Damsel Review: Millie Bobby Brown’s Girl Power Princess Story Isn’t Anything New


Damsel is the kind of Netflix movie that would feel right at home in the 2010s. It may be an original fairy tale of sorts, but it pulls from the same kind of girl power feminism that drove the “edgy” retellings of popular fairy tales like Snow White and the Huntsmen and Hansel & Gretel: Witch Hunters 10 years ago.

On the surface, Damsel might seem like a fresh and exciting take on a centuries old story. A young woman (Elodie) marries a prince to help her kingdom, but instead of living happily ever after, she gets sacrificed to a dragon and has to fight her way out of its lair. Despite the promise of that premise, the movie itself feels like such a shallow representation of what a story like this could be.

The very first moments of Damsel involve a dramatic voiceover from Millie Bobby Brown’s Elodie assuring the audience that this isn’t a regular old boring fairy tale where the knight saves the damsel, it’s a cool, empowering fairy tale. And on the surface, it does deliver on that promise. Brown kicks ass as Elodie throughout her journey in the dragon’s lair. But the movie also insists on spoon feeding Elodie’s intelligence and capabilities to us before she even gets there.

Like Snow White in the aforementioned iteration, Damsel makes sure that we know from the beginning that Brown’s Elodie isn’t your “typical” princess. From the moment we first see her she’s taking charge, chopping wood, and gathering what goods she can for her starving kingdom. She’s not oblivious to the plights of her people, and is willing to do whatever it takes to ensure they survive the winter. 

Damsel also makes sure that we know Elodie is adept at mazes, showing how she creates them for herself and her younger sister. This is a character trait that certainly helps to make her more dimensional, but at the same time, it reads as though director Juan Carlos Fresnadillo (28 Weeks Later) and writer Dan Mazeau (Fast X, Wrath of the Titans) doesn’t think that the audience will believe Elodie can make it out of the dragon’s lair if we don’t know she’s a maze savant beforehand.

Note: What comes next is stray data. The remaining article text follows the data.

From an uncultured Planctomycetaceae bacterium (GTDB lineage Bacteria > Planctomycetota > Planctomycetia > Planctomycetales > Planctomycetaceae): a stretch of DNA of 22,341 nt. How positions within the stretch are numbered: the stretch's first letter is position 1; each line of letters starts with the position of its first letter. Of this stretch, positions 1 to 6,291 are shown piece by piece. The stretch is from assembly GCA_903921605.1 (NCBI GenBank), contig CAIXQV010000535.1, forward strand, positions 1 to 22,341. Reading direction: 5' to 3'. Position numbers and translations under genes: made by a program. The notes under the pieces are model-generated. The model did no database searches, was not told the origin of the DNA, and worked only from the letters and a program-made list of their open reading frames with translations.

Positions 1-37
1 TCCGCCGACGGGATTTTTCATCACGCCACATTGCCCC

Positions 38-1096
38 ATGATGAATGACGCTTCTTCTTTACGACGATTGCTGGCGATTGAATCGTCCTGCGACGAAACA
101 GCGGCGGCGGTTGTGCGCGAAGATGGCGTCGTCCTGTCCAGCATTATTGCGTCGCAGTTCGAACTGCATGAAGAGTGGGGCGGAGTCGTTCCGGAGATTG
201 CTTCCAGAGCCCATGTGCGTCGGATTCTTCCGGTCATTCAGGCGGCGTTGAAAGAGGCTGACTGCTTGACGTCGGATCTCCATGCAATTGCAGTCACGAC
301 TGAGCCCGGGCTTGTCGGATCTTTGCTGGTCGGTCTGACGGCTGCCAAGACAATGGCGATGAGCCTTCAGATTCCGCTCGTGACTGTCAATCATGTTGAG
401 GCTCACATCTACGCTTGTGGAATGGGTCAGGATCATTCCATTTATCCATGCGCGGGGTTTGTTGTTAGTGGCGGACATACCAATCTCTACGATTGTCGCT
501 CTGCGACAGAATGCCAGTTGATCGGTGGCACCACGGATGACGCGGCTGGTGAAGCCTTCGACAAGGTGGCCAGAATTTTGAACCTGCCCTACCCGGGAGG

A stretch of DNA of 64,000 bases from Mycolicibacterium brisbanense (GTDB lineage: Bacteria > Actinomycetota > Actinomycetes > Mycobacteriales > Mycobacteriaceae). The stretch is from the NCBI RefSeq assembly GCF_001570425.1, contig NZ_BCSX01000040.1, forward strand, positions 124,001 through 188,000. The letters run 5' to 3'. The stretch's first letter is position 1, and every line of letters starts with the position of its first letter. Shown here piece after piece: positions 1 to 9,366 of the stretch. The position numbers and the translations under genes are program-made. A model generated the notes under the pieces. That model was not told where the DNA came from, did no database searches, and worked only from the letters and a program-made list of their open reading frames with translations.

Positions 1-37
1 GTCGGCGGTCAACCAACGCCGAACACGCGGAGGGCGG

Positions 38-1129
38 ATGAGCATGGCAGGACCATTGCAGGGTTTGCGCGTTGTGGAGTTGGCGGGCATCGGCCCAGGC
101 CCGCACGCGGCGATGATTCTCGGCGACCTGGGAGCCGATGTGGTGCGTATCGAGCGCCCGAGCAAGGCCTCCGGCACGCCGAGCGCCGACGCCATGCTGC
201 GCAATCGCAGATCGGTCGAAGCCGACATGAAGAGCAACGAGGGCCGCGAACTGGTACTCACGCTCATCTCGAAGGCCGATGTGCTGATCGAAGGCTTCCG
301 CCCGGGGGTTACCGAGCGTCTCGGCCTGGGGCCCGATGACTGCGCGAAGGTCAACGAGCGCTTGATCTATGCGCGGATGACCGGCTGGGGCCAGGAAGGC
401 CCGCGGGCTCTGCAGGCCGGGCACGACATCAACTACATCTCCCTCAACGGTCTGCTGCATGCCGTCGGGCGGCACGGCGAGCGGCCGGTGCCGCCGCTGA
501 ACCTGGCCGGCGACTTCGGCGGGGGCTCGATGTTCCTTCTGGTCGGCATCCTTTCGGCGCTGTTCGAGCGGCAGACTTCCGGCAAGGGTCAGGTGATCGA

Aside from Elodie, Damsel doesn’t really know how to handle the other women either. Robin Wright’s Queen Isabelle is the villainous monarch upholding a patriarchal tradition, but the film never addresses why it’s her and not the king who is in charge of the kingdom’s secret. Angela Bassett is incredible as always, but her talents are wasted in a role without much to do other than offer motherly support to Elodie and her sister. 

Shohreh Aghdashloo (The Expanse) as the voice of the dragon is an inspired casting choice, but her character arc feels like a less profound rehash of what Maleficent did a decade ago – a monstrous woman has something stolen by an over-confident king, and in return she takes revenge on his kingdom.

Every time that Damsel comes close to saying something about women’s roles in upholding patriarchal standards or pushing back against the patriarchy in any way, it doesn’t quite get there. All of its female empowerment is surface-level – there’s a scene at the end that is very reminiscent of season 8 Daenerys from Game of Thrones, and not in a good way!

If you’re looking for a fairy tale that actually has something new and important to say, I recommend looking elsewhere. I can’t help but wonder how different this movie may have been with more women at the helm, not to discredit Brown’s role as an executive producer. This isn’t to say that men can’t tell feminist stories well — Mad Max: Fury Road is a good example — but Damsel reads very much like a man’s perspective on what an empowered woman looks like, and that just doesn’t cut it anymore. Not when there are so many women and nonbinary people telling their own empowering stories on screen.

Damsel is a perfectly fine movie if you have two hours to kill. The action is thrilling enough and the visual effects are well done. The way the dragon’s fire moves like molten lava out of her mouth rather than just as the straight breath of fire that we often see in fantasy is a visual technique I hope to see again. The performances from Brown, Bassett, Wright, Aghdashloo, and the rest of the cast also help make this movie worth at least one watch before it gets lost in the Netflix algorithm. It just misses the mark too many times to make it worth anything more than that.

Damsel streams on Netflix on March 8.

The post Damsel Review: Millie Bobby Brown’s Girl Power Princess Story Isn’t Anything New appeared first on Den of Geek.

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